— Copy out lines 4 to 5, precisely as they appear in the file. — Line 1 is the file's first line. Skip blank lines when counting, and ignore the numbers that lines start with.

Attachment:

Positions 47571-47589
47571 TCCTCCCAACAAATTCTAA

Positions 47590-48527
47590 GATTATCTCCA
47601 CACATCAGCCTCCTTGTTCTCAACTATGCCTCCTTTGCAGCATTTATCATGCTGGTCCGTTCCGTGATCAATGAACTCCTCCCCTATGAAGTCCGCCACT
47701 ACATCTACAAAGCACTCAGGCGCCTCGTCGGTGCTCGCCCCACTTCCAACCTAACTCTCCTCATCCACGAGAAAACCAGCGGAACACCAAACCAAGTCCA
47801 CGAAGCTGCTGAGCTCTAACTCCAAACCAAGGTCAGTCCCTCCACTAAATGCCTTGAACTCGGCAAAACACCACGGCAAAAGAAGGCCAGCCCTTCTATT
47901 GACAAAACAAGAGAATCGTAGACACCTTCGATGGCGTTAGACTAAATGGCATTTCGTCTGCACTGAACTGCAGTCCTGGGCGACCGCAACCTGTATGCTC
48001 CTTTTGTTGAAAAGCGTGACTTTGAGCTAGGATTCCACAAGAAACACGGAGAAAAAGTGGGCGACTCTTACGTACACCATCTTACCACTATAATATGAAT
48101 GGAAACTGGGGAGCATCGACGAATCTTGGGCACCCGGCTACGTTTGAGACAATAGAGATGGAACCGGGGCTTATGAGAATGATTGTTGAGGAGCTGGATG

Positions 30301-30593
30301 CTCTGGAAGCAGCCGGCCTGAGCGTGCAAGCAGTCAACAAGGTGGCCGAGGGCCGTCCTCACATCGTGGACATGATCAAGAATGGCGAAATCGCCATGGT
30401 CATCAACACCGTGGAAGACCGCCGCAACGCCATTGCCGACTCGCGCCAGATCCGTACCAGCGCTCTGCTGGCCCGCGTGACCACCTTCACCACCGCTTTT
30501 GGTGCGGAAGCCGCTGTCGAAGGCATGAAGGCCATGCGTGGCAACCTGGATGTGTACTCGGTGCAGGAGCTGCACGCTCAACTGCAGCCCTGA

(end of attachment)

47590 GATTATCTCCA
47601 CACATCAGCCTCCTTGTTCTCAACTATGCCTCCTTTGCAGCATTTATCATGCTGGTCCGTTCCGTGATCAATGAACTCCTCCCCTATGAAGTCCGCCACT